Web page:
Sunday, February 8, 2009


Akira Kurosawa always admired Westerns, and his jidaigeki samurai pieces usually reflect a clear influence from Western directors such as John Ford. With Yojombo, however, Kurosawa decided to go all-out and make a Western of his own. Oh sure, people are still sporting swords, and only one gun ever shows up, but this is a Western through and through. It's also one of the most darkly funny movies I've ever seen.

Toshiro Mifune crafts one of the most influential characters in cinema history with his unnamed ronin. Eventually someone presses him for a name, and he looks outside at a field and gives his name as Kuwabatake Sanjuro, meaning "thirty-year-old mulberry field." "But I'm almost 40," he growls sarcastically. At the start of the film he roams the countryside with no sense of direction; finally, he tosses a stick in the air and walks in the direction it points, and soon he stumbles into a town gripped by civil war. The town sheriff sizes up the ronin and tells him there's a fortune to be made for a man like him in this town, and he'll only have to pay the sheriff a small fee, of course.

The samurai stops in a restaurant where the owner tells him of the two families competing for supremacy in the town. On one side of the town is Seibei, a silk merchant, and on the other Ushitora, who makes sake. Everyone in between is already dead, and both have hired numerous mercenaries, and the only business in town making any money is the local cooper, who never stops making coffins. The samurai absorbs this information and hatches a plan: "This town is full of men who deserve to die," he intones, and he's just the man to follow through on it.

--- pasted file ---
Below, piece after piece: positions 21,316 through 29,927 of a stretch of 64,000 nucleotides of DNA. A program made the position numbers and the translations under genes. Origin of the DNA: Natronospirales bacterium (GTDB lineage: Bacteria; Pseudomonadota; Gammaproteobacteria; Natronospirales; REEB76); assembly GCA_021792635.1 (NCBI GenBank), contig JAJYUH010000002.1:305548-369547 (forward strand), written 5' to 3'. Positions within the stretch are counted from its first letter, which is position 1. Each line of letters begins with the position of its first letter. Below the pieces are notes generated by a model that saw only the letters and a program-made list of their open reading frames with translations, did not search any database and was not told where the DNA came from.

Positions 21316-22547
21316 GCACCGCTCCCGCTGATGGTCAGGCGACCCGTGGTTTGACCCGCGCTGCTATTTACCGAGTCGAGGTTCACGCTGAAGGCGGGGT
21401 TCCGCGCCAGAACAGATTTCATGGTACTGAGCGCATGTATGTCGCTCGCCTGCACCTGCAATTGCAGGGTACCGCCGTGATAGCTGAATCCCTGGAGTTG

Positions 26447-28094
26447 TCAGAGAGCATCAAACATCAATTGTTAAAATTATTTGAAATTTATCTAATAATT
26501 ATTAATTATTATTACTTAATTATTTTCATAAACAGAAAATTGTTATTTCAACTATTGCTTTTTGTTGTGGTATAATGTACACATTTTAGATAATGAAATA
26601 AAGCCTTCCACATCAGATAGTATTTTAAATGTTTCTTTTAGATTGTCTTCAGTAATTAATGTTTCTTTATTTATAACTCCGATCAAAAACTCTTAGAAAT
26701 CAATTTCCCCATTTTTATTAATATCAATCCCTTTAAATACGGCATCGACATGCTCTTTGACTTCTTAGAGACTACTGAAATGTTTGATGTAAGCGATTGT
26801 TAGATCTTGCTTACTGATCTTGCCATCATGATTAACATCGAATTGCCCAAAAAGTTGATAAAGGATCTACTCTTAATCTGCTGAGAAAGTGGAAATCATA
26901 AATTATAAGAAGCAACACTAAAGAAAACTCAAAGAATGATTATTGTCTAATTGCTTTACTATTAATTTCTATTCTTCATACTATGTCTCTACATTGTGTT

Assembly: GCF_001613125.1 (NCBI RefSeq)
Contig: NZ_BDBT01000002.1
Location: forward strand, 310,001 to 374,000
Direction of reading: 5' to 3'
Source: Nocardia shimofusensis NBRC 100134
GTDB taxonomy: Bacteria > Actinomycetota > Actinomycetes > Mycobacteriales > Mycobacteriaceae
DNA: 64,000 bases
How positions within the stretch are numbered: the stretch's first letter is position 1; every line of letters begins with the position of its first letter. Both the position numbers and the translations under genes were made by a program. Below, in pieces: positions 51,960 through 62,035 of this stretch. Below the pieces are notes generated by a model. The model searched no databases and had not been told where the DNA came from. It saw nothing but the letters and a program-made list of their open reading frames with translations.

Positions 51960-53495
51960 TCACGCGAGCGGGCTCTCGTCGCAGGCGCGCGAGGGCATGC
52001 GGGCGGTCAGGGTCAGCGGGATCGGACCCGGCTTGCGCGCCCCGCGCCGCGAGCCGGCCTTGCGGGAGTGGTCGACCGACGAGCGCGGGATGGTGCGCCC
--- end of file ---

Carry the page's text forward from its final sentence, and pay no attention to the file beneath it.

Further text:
After slicing and dicing a few brash fools, both sides tremble with fear and excitement in his presence, and they race to add the ronin to their cause. He goes to Seibei to demand an exorbitant sum, but we soon learn it's his wife Orin who runs the show. Kurosawa always places Orin in front of her husband in the frame, and she makes the deals with the samurai even as she plots to kill him afterwards. Then he goes to Ushitora, who takes no offense to the samurais murder of his men. After all, that's less money he has to pay for a group of men who couldn't even nick one true warrior. In these scenes Sanjuro usually sits surrounded by others, always in the middle, as if listening to and contemplating both sides. Really, though, he's just worming his way between them so he can manipulate the two parties.

Sanjuro tricks each side into fighting one another, and spends his time at the top of the bell tower in his own personal box seat to watch the action with glee. Ushitora captures Seibei's son, Seibei responds by stealing the mistress of one of Ushitora's top men, and Sanjuro notes that the mistress has been stolen from her husband and child. Up until this point, he sat in the tower or the restaurant smirking at his machinations, but a glimmer of humanity appears in the warrior. He finds the house where Nui is being kept and, in a fantastically short sequence of event, slaughters the guards inside and reunites the family. But that humanity disappears when the family spend too much time bowing to him to run. "Stop crying...I hate pathetic people. I'll have to kill you."